When Elbow broke through with the multiple award winning “The Seldom Seen Kid” quite a few people who were previously unaware of them swooned in admiration at the scope of what they had created.
Here was a band with a cinematic quality who were the antithesis of what the mainstream was providing at the time and people seemed to be getting it even if they were falling short of articulating why.
Maybe part of it was the refreshingly laissez-faire attitude that I felt imbued the album. It sounded like they had made it for themselves and if you got on board with it then that was great, but if not then no worries.
It just seemed not to crave your attention and for me that gave it an attractive sense of its own worth.
There's little doubt that with the Mercury Music award the dominoes all started to fall one after another and the band made a huge leap forward in the popularity stakes, but that sort of patronage can be a tad misleading.
Award winning albums by being award winning attract big sales, but whether they are bought through genuine appreciation or simply as the must have album of the year that will remain in its shrink wrapped jacket is anyone's guess.
The proof of whether the band have really made an impact is when they follow that album.
Will they be the forgotten lads of yesteryear? Will they have their heads turned by the adulation and try to release a carbon copy of the album that brought them fame and fortune? Will they keep it together and maintain their own musical persona and win hearts and minds all over again.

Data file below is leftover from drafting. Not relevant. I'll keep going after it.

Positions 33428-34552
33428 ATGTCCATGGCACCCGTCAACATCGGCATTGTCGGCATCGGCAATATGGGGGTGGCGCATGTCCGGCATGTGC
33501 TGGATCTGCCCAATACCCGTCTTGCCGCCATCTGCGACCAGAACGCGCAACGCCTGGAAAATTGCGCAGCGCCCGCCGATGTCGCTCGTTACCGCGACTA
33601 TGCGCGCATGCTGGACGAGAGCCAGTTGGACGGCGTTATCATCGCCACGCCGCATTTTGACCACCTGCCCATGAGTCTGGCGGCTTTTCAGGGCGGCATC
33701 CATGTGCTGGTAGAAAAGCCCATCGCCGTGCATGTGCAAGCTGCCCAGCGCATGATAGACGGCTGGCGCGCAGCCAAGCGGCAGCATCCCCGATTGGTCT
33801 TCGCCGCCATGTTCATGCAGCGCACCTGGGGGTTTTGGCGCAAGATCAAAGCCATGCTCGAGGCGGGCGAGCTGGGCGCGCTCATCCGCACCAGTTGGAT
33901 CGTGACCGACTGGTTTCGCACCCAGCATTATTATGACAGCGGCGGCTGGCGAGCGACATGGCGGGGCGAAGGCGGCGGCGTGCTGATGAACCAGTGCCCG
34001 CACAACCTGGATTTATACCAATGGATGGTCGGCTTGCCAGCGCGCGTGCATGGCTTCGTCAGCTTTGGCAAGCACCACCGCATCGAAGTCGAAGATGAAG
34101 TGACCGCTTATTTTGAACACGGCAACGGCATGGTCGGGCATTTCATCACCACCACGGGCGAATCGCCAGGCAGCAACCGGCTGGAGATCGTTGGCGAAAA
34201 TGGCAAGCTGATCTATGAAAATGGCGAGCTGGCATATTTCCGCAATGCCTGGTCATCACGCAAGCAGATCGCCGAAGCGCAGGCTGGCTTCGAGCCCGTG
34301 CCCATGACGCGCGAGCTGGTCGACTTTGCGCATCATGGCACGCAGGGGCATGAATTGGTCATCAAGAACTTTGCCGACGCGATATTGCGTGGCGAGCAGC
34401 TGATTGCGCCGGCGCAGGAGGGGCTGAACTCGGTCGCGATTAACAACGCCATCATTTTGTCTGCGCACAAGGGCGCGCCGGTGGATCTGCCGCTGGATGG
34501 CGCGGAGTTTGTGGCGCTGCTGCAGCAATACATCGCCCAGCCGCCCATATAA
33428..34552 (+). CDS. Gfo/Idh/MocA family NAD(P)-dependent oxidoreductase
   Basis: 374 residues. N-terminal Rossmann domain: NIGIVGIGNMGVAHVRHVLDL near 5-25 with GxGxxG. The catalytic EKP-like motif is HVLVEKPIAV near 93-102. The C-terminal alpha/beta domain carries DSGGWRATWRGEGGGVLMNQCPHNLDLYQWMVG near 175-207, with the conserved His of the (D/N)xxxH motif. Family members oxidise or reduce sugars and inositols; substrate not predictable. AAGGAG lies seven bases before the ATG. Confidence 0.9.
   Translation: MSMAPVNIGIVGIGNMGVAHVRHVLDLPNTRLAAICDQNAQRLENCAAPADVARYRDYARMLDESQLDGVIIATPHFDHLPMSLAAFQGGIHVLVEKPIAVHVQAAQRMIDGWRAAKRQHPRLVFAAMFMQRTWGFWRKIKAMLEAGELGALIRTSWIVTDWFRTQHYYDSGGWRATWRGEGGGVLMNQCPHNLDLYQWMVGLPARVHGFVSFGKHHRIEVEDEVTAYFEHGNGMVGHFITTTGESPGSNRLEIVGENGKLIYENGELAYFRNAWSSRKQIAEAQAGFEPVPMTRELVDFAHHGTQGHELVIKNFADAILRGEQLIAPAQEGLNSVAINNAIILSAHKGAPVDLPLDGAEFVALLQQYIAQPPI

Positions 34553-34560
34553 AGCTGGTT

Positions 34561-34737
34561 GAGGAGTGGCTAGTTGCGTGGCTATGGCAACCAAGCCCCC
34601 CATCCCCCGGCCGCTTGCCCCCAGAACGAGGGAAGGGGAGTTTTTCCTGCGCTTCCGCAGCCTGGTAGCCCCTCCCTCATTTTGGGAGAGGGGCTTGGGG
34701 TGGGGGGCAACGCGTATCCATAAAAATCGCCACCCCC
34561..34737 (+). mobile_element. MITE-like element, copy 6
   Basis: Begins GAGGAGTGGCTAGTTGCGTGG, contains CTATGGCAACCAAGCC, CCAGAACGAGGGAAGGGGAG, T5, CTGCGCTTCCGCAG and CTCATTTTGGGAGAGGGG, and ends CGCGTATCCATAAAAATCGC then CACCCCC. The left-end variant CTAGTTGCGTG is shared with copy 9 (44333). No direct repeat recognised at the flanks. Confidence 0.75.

Thankfully with “Build A Rocket Boys!” it would appear to be the latter.
Impressively unencumbered with the weight of “The Seldom Seen Kid” Elbow have simply rolled up their sleeves, tucked their heads down and done exactly what they wanted to do oblivious of the expectations that could have hampered their progress.
It would seem very likely that the creation of what they do is everything and once again they aren't chasing anyone to “get it”. It just is. It's out there and you can take it or leave it.
There's a sense of sparseness on it that's deluding. Even when there's a lot going on sonically it feels like there's ample room for everything, room to breathe, room to stretch.
Guy Garvey sounds like he is intimately sharing experiences with us all and there's a depth of warm honesty that permeates the album while his vocals weave in and out of the music.
I'm not sure how this would translate over to the size of venues that their success has led them to play, but if anyone can do it then it is very possibly this band.
Intimacy for the masses could be the new stadium rock.